The Griffith Court noted in its analysis that "[a]lthough in derogation of the common law, [the Act] is highly remedial and should be liberally construed in favor of the workman." Griffith, 20 S.E.2d at 533. The Court cautioned, however, that "[w]e should remember, too, that `the common law is not to be considered as altered or changed by statute unless the legislative intent be plainly manifested.'" Id., quoting Norfolk & Western R. Co. v. Virginian Railway Co., 110 Va. 631, 646, 66 S.E. 863, 868.
The Court then reasoned that:
[The Workers' Compensation Law] deprives the employee or his personal representative of a common-law right of action for damages against the employer in a particular class of cases, that is, where the injury or death is from an accident arising out of and in the course of the employment, because the Act gives to the employee or his dependent in lieu thereof the right to an award of compensation. But to adopt the contention of the defendant in error would deprive the employee or his dependents of a long existing common-law right of action in a large number of cases without giving them anything in return therefor. Carried to its logical conclusion, an employee, merely because of the relationship existing between him and his employer, would have no remedy whatever for an injury sustained while he was *1361 working off duty and far removed from the place of employment. An employee, working in Norfolk on weekdays, injured on Sunday on the highway, through the negligence of the employer, would be entitled neither to compensation under the Act nor damages at law. He would be remediless.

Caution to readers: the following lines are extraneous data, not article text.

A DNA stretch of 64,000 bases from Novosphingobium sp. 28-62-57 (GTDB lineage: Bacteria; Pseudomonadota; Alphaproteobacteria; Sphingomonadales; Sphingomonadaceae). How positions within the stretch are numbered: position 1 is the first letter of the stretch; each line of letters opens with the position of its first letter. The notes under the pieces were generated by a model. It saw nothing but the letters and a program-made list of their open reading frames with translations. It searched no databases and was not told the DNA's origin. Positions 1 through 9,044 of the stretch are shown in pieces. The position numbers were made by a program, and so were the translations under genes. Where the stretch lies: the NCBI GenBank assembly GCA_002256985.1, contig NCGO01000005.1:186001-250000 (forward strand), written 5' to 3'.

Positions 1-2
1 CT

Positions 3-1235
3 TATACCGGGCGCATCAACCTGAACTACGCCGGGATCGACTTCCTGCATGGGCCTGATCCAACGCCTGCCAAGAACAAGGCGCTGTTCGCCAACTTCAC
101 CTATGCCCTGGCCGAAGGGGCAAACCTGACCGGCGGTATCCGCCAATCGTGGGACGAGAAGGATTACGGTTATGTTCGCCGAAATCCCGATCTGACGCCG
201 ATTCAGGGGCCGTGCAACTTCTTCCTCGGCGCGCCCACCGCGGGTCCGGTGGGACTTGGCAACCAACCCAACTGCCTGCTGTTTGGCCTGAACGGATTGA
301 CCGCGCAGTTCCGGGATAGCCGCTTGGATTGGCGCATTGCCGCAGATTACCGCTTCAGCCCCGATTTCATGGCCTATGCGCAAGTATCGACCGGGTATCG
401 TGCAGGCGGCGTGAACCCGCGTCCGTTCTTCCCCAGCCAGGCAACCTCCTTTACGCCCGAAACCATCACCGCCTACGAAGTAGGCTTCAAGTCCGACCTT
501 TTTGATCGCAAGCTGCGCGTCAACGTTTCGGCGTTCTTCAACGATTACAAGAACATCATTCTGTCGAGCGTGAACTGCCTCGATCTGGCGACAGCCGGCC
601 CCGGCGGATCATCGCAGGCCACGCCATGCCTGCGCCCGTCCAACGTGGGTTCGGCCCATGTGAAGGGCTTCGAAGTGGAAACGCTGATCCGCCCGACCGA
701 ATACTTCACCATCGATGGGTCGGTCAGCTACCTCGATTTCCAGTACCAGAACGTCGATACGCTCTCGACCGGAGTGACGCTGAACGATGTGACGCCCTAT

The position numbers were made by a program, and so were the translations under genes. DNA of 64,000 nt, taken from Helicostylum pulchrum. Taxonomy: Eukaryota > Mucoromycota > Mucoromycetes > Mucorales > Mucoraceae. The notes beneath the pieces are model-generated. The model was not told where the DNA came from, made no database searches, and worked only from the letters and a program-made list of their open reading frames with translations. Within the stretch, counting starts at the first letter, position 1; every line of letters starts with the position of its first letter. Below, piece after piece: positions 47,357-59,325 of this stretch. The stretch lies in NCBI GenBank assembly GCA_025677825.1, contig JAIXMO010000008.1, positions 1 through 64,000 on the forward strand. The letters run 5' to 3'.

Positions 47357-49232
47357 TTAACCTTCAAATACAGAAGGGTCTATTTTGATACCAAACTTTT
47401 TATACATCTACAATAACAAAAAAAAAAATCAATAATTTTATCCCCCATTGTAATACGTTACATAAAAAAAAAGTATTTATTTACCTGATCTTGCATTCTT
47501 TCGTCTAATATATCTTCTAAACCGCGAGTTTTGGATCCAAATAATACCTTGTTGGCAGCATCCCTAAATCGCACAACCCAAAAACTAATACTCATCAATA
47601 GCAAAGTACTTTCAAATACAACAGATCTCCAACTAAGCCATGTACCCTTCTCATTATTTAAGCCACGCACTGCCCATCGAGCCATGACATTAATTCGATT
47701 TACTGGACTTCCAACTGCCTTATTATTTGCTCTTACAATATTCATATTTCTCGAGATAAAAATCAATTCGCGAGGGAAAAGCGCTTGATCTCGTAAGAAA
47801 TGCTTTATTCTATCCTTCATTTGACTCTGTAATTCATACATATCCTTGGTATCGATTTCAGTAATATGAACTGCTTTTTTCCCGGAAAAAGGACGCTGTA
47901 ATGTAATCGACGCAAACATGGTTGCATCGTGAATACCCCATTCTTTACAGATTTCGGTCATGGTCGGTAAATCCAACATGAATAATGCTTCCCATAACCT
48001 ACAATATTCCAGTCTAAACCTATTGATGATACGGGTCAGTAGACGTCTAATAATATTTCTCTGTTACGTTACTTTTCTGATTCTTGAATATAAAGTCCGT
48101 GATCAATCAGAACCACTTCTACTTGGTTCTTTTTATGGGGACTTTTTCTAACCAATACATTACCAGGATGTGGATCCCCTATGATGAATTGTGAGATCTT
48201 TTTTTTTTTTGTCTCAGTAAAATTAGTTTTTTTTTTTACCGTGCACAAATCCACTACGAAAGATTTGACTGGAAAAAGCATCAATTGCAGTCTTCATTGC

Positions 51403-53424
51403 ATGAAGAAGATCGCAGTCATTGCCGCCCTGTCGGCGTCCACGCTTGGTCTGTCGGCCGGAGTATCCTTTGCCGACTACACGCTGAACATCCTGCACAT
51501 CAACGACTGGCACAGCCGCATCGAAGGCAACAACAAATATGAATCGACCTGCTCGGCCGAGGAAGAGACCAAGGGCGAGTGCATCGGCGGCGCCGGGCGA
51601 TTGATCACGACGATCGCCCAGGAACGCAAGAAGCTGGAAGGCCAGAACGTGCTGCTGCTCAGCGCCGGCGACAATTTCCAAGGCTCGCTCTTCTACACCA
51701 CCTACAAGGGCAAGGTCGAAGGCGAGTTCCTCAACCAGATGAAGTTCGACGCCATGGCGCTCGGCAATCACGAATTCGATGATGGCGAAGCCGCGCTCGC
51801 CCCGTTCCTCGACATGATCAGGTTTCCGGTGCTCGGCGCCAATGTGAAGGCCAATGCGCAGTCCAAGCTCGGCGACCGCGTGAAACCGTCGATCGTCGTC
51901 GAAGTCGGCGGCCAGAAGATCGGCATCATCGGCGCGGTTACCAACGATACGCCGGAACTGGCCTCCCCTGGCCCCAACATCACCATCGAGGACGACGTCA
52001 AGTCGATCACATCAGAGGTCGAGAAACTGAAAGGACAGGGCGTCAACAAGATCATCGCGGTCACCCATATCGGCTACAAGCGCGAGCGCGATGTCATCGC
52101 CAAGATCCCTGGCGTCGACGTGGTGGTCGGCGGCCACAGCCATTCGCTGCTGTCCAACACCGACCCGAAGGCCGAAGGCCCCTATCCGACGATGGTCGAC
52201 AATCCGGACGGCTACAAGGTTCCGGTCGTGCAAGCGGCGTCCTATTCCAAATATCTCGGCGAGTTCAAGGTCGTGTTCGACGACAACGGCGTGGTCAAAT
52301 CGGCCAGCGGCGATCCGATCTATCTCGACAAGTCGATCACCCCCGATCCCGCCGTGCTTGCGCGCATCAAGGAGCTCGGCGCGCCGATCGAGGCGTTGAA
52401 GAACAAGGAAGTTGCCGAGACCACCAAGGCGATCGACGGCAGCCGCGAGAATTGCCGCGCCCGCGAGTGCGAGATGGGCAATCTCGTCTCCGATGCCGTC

Such a result would be to construe the Act strictly against the employee and not in his favor. Moreover, it would be violative of the principle that an existing common-law remedy is not to be taken away by a statute unless by direct enactment or necessary implication.
Our conclusion is that the Workmen's Compensation Act is exclusive in so far as it covers the field of industrial accidents, but no further. To the extent that the field is not touched by the statute, we think that the legislature intended that the employee's common-law remedies against his employer are to be preserved unimpaired.
Id. 20 S.E.2d at 533-34 (emphasis added).
The Griffith Court thus recognized that the Act itself is essentially an endeavor to achieve a humane compromise between labor and industry with give and take on both sides. In situations where the purposes of such compromise are not fulfilled, and perhaps even thwarted, the Act will not stand as a bar to a civil suit for damages. In other words, both sides of the coin must be given the benefit of their bargain before such bargain will be enforced. And, of course, situations not covered by such bargain will not be affected thereby.
This rationale of Griffith was followed in the opinion of Perrin v. Brunswick Corporation, 333 F. Supp. 221 (W.D.Va.1971), in which Chief Judge Widener of the United States District Court for the Western District of Virginia held in pertinent part that:
[i]n view of the finding of the Industrial Commission that bronchitis is an ordinary disease of life which is not compensable under the Virginia Workermen's Compensation Act, Perrin's common law remedies against his employer are preserved unimpaired, since this condition is not touched by the statute. Griffith v. Raven Red Ash Coal Co., 179 Va. 790, 20 S.E.2d 530 (1942). As stated in the Griffith case, quoting Ruling Case Law, "But if for any reason the statute is inapplicable to the case, the employee may have recourse to his common law remedy." 179 Va. 790, 798, 20 S.E.2d 530, 534.